Want to know how bad corruption is under Jacob Zuma’s ANC? As one commentator put it:
“Irregular expenditure, the Auditor General found, amounted to R46.36-billion, an increase of almost 80% from the previous year.” [See below]
These graphs – from the Auditor General’s official report – explain just how bad it is and its link to the ANC.
The first is for the North West, run by the ANC.
Just 9% of all the audits were unqualified. In other words fewer than one in ten contracts were not suspicious or – as in the 21% in red – probably clearly corrupt.
Now look at the Western Cape, run by the Democratic Alliance.
Nearly 8 out of 10 contracts are unqualified, or certified as ‘clean’. The rest are probably OK, but need some attention.
This is the comment on the report from the Daily Maverick
The AG’s latest report covers a total of 484 auditees, which included 169 national and provincial departments and 315 public entities with a total budget of R1.2-trillion for the year under review. Let’s just write that one out to feel the full effect of the eye-watering enormity of the number:
Six auditees were responsible for just over 50% of the irregular expenditure, including the Passenger Rail Agency of South Africa, the KwaZulu-Natal and Mpumalanga departments of Health, the Road and Transport and Human Settlements departments in Gauteng and the Department of Water and Sanitation.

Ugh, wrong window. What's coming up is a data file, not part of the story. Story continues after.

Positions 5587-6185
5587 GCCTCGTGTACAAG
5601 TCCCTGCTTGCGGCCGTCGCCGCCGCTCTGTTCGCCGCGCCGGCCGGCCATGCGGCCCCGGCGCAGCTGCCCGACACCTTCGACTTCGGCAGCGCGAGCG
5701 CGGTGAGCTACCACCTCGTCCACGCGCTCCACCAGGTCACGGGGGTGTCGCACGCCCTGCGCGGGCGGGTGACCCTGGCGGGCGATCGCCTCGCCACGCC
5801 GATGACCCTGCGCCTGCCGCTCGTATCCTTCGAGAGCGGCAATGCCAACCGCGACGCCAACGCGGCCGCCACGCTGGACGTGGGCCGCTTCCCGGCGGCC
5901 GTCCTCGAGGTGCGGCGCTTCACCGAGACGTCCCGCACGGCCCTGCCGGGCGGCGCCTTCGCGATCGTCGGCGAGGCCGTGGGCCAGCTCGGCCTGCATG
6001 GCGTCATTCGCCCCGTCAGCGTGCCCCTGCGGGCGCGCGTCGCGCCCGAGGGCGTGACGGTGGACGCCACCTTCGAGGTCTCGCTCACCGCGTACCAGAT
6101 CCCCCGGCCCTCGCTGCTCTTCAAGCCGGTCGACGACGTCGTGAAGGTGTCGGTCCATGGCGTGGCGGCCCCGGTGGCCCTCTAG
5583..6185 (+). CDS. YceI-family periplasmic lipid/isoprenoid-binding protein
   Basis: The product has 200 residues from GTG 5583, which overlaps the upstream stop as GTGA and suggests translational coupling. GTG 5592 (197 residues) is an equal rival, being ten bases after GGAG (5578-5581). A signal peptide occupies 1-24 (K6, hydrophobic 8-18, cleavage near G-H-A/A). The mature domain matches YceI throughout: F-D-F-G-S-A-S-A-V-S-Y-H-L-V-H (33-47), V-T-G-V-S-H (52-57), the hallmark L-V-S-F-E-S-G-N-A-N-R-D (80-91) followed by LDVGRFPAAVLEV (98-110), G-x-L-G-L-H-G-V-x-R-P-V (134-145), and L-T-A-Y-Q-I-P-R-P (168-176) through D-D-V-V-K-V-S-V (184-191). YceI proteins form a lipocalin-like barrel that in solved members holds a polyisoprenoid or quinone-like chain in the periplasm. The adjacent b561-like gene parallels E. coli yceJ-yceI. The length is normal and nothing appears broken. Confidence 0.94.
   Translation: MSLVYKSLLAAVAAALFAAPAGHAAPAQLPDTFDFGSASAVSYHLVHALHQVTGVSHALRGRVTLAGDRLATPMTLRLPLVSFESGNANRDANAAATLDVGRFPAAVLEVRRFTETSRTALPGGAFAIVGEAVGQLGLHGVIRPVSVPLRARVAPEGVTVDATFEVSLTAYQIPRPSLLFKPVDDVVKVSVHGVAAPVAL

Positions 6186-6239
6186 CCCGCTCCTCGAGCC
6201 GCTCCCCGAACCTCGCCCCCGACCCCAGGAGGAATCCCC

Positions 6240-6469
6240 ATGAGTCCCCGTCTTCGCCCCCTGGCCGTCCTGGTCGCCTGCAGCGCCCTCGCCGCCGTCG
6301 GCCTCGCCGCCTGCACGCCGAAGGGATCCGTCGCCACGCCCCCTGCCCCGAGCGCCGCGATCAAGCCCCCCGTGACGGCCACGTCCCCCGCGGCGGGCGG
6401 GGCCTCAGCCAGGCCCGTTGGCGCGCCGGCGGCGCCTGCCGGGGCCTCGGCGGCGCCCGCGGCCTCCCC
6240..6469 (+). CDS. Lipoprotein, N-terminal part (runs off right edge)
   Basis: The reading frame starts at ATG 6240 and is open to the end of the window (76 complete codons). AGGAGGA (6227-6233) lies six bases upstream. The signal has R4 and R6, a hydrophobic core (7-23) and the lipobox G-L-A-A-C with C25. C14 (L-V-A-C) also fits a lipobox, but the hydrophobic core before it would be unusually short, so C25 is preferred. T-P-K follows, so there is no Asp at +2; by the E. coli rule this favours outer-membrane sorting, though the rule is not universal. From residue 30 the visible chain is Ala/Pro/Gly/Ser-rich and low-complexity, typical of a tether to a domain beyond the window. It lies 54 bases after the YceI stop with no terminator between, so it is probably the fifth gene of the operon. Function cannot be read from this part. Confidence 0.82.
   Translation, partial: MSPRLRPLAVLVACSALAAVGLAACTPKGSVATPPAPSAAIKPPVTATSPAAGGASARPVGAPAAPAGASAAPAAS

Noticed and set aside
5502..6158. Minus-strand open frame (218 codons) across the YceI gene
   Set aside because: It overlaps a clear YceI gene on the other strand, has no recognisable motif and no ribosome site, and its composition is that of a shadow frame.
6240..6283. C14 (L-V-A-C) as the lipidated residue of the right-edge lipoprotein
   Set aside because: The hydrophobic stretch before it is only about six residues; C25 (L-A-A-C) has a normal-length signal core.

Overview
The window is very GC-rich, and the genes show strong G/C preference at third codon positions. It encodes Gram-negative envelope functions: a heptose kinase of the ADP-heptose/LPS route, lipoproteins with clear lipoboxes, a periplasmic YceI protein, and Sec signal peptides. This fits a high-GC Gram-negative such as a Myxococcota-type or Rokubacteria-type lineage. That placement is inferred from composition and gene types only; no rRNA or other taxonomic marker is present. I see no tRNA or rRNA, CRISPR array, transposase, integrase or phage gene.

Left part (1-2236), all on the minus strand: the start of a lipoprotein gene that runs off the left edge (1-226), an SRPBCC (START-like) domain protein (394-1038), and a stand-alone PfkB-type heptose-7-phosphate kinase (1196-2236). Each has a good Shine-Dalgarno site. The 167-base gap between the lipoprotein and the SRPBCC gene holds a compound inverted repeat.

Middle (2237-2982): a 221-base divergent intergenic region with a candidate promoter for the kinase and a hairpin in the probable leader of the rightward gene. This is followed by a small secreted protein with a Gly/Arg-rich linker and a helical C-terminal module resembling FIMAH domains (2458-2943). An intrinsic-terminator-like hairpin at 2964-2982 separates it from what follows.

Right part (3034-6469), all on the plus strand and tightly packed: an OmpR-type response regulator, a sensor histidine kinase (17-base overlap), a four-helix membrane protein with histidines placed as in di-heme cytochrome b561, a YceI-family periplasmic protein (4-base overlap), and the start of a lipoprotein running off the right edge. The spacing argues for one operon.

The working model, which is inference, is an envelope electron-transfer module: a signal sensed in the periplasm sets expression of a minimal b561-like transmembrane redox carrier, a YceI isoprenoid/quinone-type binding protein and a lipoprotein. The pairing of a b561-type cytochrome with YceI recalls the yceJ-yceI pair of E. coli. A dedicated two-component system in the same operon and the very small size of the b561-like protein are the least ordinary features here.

“As we have also reported previously, the Departments of Education, Health and Public Works that are responsible for almost 37% of the budget and for implementing key programmes to improve the health and welfare of citizens, continue to have the poorest outcomes – 40% of these departments received qualified or disclaimed audit opinions compared to 13% of other departments,” the AG noted.
The AG audited 10 of 21 major public entities and of these only the Armaments Corporation emerged with a clean audit. The Independent Development Trust, said the AG, again received a disclaimer, while the South African Post Office and the South African Broadcasting Corporation again received qualified audit opinions.
No surprises there.
Irregular expenditure, the AG found, amounted to R46.36-billion, an increase of almost 80% from the previous year.
“The main reason for the increase in irregular expenditure was the continued non-compliance with supply chain management legislation. Irregular expenditure represents expenditure incurred towards procurement of goods and services without following prescribed processes. The controls that should be put in place in the procurement process are derived from the constitutional requirements of supply chain management, as set out in section 217 of the Constitution,” said the AG.